A low-salt or sodium diet may be suggested for you by your doctor for a variety of reasons.
High blood pressure, renal conditions and heart failure can all benefit greatly from reducing one’s intake of salt.
Stopping the urge to sprinkle some salt over potatoes or dousing it over a piece of chicken is a sure way to decrease how much salt we’re consuming, but salt is an added ingredient to many foods on the market.
Being aware of this and reading foods labels is crucial when trying to manage one’s intake.
Salt is a cheap, effective way to preserve many foods. Most prepacked foods have a food label on the back, and many may also show a colour-coded nutritional information chart, indicating if the salt content is low (green), amber (medium) or high (red).
Highly processed foods (including sauces, gravies, packets of soup and stock cubes) normally have a high salt content, as would bacon, sausages, and other processed meats. Smoked meat and fish, olives, pickles, soy sauce and even some cheeses should also be limited or avoided when keeping tabs on one’s salt intake.
Salt can be added to the most unassuming products, such as bread or effervescent vitamin supplements, so reading the labels for anything consumed is vitally important. Even some breakfast cereals can contain high levels of salt, so check the label and choose an alternative cereal with a lower salt content if necessary.
Eating a diet rich in fresh, wholesome foods (while adapting cooking methods to seasoning food without the addition of salt) will greatly help reduce how much salt is consumed. Salt enhances the natural flavours in our foods, so cooking without it may seem a little bland at first, but there are many flavoursome ingredients to add to a dish to make the finished product more delicious.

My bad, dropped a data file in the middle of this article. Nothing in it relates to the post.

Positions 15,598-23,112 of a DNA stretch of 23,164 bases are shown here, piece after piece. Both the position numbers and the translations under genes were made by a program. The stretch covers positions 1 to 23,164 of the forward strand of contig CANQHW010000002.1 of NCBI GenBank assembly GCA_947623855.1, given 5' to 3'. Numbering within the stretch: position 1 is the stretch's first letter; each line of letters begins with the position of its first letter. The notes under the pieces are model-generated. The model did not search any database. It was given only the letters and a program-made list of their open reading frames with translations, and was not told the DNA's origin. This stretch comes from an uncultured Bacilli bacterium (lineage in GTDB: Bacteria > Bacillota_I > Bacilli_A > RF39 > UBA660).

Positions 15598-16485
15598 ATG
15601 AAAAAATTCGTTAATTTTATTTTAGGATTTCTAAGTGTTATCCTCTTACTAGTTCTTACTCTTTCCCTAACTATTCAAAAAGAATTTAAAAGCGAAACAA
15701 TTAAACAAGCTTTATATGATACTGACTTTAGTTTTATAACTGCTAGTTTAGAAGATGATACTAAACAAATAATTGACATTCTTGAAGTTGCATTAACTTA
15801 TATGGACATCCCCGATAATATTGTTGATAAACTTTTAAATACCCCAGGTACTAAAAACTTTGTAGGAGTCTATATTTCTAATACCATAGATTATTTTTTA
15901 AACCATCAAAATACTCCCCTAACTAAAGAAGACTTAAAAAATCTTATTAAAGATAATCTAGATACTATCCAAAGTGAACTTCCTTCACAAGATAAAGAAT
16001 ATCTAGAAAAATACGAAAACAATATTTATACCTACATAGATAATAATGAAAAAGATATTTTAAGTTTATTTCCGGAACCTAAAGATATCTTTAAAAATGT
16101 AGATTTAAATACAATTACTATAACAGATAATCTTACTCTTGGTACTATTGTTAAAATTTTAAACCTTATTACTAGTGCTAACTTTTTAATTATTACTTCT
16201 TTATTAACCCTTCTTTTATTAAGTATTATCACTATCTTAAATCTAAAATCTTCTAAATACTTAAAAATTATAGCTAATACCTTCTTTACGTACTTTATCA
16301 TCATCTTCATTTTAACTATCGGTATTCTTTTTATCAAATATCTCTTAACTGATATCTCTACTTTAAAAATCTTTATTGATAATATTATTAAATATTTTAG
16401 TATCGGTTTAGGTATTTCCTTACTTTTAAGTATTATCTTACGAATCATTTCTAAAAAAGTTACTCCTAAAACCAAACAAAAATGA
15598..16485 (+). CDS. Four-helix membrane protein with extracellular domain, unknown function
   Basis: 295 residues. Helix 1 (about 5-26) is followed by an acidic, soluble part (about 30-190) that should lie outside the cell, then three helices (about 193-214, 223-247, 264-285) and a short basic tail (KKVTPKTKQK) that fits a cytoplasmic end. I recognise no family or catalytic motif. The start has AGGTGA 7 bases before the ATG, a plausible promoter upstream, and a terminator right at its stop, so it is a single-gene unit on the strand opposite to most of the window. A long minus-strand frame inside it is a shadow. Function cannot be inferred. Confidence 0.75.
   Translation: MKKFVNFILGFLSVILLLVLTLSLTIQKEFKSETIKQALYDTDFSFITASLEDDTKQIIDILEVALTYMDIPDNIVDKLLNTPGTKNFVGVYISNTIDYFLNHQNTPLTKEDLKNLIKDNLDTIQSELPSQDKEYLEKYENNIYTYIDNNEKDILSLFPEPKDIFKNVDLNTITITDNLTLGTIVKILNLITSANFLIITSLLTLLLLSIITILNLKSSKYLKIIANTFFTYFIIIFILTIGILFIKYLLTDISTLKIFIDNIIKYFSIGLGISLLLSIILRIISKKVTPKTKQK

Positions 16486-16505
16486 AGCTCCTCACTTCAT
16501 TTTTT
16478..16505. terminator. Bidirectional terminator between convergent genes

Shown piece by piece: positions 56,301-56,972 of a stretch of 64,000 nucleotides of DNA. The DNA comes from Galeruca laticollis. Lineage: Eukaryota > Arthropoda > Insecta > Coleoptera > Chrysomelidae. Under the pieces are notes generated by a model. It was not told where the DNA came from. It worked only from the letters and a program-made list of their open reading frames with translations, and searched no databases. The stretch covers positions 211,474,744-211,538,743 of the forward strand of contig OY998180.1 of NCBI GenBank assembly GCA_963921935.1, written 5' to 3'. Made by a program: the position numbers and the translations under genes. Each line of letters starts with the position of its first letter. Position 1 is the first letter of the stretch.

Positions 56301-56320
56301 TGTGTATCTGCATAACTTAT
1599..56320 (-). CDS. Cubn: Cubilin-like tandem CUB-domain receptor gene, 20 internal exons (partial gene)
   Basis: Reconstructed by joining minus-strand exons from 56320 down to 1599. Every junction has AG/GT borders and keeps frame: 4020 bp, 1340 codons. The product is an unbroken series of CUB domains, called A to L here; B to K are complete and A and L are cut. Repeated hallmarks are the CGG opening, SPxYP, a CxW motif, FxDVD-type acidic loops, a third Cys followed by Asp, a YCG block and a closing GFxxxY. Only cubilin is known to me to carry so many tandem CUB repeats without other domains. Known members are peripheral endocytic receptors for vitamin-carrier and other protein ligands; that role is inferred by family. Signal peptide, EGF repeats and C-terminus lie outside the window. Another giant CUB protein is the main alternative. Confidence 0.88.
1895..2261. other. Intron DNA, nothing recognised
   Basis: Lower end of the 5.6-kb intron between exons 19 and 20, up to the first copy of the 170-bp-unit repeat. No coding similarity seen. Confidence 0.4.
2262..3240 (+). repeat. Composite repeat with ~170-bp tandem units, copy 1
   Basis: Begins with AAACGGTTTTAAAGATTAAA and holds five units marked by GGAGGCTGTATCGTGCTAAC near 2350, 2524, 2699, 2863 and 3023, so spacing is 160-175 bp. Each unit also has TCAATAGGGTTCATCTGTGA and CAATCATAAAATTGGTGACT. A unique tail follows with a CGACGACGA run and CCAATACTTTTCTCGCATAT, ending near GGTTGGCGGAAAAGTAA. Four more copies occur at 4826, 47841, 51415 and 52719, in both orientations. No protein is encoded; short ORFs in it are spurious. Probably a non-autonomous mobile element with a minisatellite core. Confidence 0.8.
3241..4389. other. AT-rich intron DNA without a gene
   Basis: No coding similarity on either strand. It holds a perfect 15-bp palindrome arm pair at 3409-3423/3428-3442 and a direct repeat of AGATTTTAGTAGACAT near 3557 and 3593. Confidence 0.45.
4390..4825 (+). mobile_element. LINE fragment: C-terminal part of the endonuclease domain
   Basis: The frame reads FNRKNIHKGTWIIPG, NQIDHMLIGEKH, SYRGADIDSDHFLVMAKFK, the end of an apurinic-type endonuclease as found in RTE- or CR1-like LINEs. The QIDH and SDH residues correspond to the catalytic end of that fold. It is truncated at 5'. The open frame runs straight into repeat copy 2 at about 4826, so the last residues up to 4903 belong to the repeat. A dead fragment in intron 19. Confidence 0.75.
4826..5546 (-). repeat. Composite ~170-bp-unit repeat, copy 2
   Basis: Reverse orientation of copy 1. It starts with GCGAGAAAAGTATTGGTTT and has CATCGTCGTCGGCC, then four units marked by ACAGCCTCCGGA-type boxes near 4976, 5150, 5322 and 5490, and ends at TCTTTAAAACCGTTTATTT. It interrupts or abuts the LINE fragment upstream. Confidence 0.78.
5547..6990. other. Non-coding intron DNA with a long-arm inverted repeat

For lower-salt sauce or soup options, in place of using stock cubes, make your own stock and pack it with lots of fresh herbs and black pepper for flavour. Fresh or dried herbs, spices, chilli, garlic, black pepper, lemon and lime juice are all aromatic options to choose from when seasoning food. If you’ve always been accustomed to salty foods, or adding salt to your meals, it may take a little time for your tastebuds to adjust. But within a week or so, you will adapt to the different flavours from the food without the addition of salt.
Spatchcock chicken with orange & rosemary butter
The fresh herbs and the citrusy oranges in this dish lend excellent flavours to the cooked chicken. Chicken prepared in this way is perfect for serving alongside potatoes and vegetables, but it can also be carved and added to a salad or packed into some bread as a delicious sandwich filler.
50g unsalted butter
1 tbsp fresh rosemary, finely chopped
1 tbsp fresh chives, finely chopped
2 large oranges
1 tsp olive oil
1 whole chicken
Freshly ground pepper
Coconut fish curry
This dish is so packed with natural, fresh flavours from the garlic, chilli, lime and coriander, you won’t even miss the addition of salt.
1 tbsp olive oil
1 onion, finely diced
2 red peppers, thinly sliced
3 cloves of garlic, crushed
1 red chilli, finely diced
1 tbsp medium curry powder
1 tin coconut milk
1 lime, juice only
450g white fish - cod or hake
Handful fresh coriander, roughly chopped
2 scallions, finely sliced
1 red chilli, finely sliced